Consequence Imposed: Sanctioned for 1 month
Sanction Began: September 5, 2018
Therapeutic Use Exemption
All internationally competing athletes (i.e., those athletes that have or are registered to compete at an IRF sanctioned event) are required to apply for a TUE when necessary. The IRF automatically recognizes the TUE decisions of National Anti-Doping Organizations in lieu of such application, in accordance with Article 7.1(a). All other TUE decisions of other Anti-Doping Organizations will have to be submitted to the IRF for recognition, in accordance with Article 7.1(b).
We automatically accept TUE's from USADA, CCES, SportIreland, Conade,Korea Antidoping Agency, Japan Antidoping Agency, Agencia Nacional Antidopaje de Guatemala, China Antidoping Agency, Comision Nacional de Control de Dopaje, and ITA.
The Therapeutic Use Exemption Form can be found here.
- World Anti-Doping Agency
- The IRF Anti-Doping Rules
- World Anti-Doping Code
- World Anti-Doping Code and International Standards
- Athlete Reference Guide to 2015 Code
- 2018 WADA Prohibited List
- 2018 WADA Prohibited List and Summary of Modifications
- 2019 WADA Prohibited List
- TUE Application Form
- List of WADA Accredited Laboratories
ATHLETE’S TESTING AND WHEREABOUTS REQUIREMENTS
The aim of testing is to detect and deter doping among athletes to protect clean athletes.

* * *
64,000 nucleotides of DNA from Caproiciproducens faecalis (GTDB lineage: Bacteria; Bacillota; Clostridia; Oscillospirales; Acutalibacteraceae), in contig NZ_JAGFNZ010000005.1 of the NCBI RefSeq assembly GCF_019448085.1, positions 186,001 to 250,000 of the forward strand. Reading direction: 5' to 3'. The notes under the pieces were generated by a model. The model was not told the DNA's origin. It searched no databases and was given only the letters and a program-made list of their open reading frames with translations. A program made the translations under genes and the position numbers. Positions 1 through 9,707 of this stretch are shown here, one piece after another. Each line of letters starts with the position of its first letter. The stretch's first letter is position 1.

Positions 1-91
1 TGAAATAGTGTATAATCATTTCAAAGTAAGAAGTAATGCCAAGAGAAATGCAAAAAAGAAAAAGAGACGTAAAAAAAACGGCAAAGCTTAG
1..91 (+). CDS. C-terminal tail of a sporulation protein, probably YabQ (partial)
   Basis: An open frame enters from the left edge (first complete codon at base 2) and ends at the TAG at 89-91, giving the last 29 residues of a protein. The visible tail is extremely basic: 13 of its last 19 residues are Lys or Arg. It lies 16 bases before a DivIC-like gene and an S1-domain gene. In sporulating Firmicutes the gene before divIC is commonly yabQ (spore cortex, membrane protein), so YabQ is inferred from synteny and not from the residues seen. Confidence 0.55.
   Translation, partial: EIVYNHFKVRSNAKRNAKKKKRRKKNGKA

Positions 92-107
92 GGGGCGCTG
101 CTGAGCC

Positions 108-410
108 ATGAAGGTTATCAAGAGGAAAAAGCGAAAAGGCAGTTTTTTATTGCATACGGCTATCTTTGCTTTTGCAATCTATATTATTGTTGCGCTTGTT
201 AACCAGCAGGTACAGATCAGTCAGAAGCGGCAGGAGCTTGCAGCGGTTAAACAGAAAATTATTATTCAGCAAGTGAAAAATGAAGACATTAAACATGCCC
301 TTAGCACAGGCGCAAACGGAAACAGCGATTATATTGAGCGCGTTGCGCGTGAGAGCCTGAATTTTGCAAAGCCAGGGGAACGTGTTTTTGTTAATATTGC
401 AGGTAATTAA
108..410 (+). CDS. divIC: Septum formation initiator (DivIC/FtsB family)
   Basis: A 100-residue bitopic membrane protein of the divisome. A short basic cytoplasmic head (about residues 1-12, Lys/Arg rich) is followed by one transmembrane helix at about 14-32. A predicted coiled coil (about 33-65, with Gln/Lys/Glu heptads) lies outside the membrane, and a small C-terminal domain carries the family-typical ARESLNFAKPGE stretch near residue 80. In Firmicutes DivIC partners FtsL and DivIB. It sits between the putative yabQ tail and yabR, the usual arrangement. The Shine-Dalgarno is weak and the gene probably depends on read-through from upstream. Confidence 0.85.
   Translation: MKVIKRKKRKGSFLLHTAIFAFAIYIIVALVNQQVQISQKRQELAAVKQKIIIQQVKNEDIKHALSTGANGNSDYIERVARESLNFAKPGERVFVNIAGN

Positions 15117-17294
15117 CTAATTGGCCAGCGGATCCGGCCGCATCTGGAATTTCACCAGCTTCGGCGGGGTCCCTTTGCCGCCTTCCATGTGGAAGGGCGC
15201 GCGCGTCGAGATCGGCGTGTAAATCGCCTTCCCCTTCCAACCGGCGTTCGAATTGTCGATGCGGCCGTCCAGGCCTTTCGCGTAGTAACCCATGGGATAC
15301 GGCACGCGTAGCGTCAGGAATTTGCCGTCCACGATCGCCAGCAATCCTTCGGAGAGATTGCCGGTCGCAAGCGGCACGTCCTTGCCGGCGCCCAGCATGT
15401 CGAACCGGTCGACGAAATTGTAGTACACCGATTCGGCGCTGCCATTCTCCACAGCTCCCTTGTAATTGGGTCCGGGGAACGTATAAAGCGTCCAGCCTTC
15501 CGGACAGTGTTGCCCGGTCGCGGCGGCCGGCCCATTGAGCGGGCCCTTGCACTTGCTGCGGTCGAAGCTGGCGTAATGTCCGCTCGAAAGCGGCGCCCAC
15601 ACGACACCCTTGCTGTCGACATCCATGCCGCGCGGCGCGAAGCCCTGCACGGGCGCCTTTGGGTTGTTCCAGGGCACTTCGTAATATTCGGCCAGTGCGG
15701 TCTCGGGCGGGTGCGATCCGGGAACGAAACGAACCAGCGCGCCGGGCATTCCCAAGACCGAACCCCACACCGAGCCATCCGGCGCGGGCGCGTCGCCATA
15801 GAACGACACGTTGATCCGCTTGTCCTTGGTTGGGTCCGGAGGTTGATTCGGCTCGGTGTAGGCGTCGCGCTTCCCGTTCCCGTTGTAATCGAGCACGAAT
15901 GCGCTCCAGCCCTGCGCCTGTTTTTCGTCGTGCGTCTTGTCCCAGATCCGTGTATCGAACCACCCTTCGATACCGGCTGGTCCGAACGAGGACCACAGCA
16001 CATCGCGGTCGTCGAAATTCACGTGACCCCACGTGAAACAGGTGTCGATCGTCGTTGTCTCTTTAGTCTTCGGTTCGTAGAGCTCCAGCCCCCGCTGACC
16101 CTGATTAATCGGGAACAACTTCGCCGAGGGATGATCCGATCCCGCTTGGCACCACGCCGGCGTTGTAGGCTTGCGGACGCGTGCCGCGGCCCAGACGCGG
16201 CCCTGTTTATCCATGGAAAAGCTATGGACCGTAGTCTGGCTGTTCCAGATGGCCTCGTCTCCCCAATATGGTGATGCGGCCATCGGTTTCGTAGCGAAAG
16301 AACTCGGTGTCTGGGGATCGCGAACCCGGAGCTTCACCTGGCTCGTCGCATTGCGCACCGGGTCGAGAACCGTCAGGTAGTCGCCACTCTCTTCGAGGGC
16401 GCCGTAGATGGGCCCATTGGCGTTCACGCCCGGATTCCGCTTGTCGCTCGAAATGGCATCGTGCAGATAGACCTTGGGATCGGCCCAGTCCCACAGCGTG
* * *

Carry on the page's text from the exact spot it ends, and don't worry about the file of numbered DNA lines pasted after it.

Any athlete under the testing jurisdiction of the IRF may be tested at any time, with no advance notice, in- or out-of-competition, and be required to provide a urine or blood sample.
WHAT ARE TESTING POOLS AND WHY ARE WHEREABOUTS IMPORTANT FOR CLEAN SPORT?
No-advance notice out-of-competition testing is one of the most powerful means of deterrence and detection of doping. To support this type of testing, the IRF has created testing pools as part of its testing program.
Certain athletes in the IRF testing pools, such as those in the Registered Testing Pool (RTP) or Testing Pool (TP), are required to provide information on their whereabouts in ADAMS, WADA’s online anti-doping administration and management system.
The IRF updates the composition of the testing pools (RTP and TP) regularly/at least yearly. Athletes in the RTP are chosen based on set criteria.
HOW DO ATHLETES KNOW THEY NEED TO PROVIDE WHEREABOUTS?
Athletes who need to provide whereabouts in ADAMS for the IRF are notified by the IRF of their inclusion in the IRF’s testing pool as well as what information exactly is required of them, how to use ADAMS, deadlines to submit this information and any consequences if the information required is not submitted.
Special advertisement about Nutritional Supplements
Extreme caution is recommended regarding supplement use. A number of positive tests have been attributed to the misuse of supplements, poor labeling or contamination of dietary supplements.
The use of dietary supplements by athletes is a concern because in many countries the manufacturing and labeling of supplements may not follow strict rules, which may lead to a supplement containing an undeclared substance that is prohibited under anti-doping regulations. Taking a poorly labeled dietary supplement is not an adequate defense in a doping hearing.
Neither WADA nor the IRF is involved in any supplement certification process and therefore do not certify or endorse manufacturers or their products. WADA and the IRF do not control the quality or the claims of the supplements industry.